Neonatal encephalopathy and hypoxic-ischemic encephalopathy

Research output: Chapter in Book/Report/Conference proceedingChapter in a book

6 Citations (Scopus)

Abstract

Acute hypoxic-ischemic encephalopathy around the time of birth remains a major cause of death and life-long disability. The key insight that led to the modern revival of studies of neuroprotection was that, after profound asphyxia, many brain cells show initial recovery from the insult during a short "latent" phase, typically lasting approximately 6h, only to die hours to days later after a "secondary" deterioration characterized by seizures, cytotoxic edema, and progressive failure of cerebral oxidative metabolism. Studies designed around this framework showed that mild hypothermia initiated as early as possible before the onset of secondary deterioration and continued for a sufficient duration to allow the secondary deterioration to resolve is associated with potent, long-lasting neuroprotection. There is now compelling evidence from randomized controlled trials that mild to moderate induced hypothermia significantly improves survival and neurodevelopmental outcomes in infancy and mid-childhood.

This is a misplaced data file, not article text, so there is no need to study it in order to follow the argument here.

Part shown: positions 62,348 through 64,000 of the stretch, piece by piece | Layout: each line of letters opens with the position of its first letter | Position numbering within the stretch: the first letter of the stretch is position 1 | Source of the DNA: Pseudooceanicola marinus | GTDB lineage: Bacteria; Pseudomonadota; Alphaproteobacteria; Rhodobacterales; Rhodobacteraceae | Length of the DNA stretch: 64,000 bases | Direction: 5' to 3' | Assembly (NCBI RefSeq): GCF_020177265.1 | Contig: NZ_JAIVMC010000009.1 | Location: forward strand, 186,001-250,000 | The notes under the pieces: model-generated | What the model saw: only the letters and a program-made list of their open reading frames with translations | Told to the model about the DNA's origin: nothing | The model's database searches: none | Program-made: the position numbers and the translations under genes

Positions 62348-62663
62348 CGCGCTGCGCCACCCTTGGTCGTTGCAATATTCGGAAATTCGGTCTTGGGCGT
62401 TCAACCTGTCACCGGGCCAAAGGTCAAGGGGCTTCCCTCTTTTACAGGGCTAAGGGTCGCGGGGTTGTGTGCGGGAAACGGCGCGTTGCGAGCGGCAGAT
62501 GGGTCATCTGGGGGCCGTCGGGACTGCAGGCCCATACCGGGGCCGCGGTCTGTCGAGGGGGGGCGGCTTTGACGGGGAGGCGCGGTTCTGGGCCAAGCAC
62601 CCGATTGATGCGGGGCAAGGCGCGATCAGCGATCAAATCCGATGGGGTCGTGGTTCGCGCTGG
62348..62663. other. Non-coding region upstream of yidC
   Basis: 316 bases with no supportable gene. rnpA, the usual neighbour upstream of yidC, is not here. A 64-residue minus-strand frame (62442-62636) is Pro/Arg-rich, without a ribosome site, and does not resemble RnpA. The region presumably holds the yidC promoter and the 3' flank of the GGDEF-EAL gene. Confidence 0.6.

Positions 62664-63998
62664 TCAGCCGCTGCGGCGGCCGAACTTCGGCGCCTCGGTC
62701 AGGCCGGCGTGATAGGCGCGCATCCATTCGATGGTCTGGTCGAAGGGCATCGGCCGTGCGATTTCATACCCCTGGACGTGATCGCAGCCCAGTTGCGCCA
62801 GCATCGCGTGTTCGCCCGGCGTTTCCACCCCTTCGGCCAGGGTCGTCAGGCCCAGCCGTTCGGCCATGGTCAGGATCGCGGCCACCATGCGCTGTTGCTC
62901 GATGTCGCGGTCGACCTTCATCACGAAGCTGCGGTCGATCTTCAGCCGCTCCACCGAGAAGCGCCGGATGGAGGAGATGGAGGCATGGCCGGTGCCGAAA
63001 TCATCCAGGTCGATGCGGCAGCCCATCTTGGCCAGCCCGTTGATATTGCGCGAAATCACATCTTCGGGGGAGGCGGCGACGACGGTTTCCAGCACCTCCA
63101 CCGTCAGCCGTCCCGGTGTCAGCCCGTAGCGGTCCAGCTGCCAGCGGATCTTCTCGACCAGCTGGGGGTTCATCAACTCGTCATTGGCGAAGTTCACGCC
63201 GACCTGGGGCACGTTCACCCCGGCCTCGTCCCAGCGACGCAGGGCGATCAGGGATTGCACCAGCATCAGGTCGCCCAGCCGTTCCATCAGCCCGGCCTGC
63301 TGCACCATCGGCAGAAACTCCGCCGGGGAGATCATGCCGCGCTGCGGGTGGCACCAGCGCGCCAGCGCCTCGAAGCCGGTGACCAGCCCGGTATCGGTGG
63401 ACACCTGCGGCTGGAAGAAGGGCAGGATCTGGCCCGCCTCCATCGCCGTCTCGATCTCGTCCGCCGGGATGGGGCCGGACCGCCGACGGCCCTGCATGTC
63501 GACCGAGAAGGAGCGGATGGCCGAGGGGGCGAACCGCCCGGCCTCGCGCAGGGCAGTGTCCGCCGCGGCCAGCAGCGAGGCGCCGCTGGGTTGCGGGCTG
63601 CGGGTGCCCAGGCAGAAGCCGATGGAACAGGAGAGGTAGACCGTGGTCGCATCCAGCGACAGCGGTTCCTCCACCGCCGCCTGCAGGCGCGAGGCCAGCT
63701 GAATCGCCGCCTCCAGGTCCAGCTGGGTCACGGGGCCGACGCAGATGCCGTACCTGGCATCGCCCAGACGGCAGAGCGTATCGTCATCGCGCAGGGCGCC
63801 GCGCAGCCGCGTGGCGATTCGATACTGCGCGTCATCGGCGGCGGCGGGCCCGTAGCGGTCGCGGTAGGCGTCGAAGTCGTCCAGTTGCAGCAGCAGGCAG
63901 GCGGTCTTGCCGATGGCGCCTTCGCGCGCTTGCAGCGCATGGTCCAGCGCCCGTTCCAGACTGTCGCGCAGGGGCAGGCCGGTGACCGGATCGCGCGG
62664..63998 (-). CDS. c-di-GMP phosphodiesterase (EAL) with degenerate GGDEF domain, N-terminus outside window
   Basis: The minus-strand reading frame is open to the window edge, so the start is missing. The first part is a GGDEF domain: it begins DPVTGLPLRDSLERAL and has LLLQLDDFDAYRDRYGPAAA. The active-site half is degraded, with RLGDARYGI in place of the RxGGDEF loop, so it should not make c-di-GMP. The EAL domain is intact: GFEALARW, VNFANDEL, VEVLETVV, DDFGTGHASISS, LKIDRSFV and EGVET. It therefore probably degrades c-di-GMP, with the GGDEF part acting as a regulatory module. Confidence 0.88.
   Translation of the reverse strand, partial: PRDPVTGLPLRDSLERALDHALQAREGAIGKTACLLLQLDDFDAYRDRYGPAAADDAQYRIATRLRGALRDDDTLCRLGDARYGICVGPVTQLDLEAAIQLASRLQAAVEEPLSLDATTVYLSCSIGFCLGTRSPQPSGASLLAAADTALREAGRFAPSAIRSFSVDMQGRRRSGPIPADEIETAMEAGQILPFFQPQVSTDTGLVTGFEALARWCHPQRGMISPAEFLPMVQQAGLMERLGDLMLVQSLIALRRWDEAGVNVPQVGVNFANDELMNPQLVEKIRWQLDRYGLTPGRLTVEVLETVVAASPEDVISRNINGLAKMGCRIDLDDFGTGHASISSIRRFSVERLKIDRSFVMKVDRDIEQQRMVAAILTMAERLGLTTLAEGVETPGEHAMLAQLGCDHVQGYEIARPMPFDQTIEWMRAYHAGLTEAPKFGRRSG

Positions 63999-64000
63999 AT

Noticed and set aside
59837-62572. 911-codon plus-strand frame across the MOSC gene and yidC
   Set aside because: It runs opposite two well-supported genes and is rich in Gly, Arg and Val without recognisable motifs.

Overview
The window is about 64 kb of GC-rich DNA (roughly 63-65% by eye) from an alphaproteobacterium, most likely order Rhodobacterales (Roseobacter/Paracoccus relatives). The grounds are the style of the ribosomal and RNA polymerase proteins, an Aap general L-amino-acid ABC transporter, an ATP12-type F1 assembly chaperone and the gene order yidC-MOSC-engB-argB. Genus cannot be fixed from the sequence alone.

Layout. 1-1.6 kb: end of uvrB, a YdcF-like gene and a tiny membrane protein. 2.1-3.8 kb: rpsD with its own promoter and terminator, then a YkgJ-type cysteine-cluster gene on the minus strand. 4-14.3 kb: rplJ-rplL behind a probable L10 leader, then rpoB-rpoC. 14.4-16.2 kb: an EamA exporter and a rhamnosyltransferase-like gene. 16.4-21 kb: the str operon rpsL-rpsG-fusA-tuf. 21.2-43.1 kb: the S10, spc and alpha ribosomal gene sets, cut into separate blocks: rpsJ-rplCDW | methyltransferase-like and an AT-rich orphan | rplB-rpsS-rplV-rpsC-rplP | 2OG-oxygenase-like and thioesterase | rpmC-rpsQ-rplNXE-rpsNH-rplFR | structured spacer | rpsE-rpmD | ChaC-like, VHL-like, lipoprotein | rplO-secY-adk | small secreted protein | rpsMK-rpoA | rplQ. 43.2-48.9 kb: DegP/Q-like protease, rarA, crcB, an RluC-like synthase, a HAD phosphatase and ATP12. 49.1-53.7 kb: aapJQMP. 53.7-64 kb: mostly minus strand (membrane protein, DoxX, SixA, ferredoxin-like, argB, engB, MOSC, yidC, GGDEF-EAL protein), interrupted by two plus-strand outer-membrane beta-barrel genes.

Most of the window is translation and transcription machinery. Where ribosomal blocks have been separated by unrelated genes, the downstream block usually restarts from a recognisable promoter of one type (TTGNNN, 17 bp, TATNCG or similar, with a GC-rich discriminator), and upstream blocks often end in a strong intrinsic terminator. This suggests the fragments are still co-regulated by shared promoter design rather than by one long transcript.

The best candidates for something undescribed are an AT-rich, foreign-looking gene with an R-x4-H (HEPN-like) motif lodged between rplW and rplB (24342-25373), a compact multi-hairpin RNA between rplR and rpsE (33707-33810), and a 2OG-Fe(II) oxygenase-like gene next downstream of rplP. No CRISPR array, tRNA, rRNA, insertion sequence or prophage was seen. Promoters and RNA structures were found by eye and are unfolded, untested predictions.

Original languageEnglish
Title of host publicationNeonatal Neurology
EditorsL De Vries, H Glass
PublisherElsevier
Chapter10
Pages217-237
Number of pages21
Volume162 (3rd series)
ISBN (Electronic)9780444640307
ISBN (Print)9780444640291
DOIs
Publication statusPublished - 12 Aug 2019

Keywords

  • Hypoxic–ischemic encephalopathy
  • Therapeutic hypothermia
  • Apoptosis
  • Necrosis
  • Hypotension
  • Hypoperfusion
  • Animal models
  • Window of opportunity for treatment

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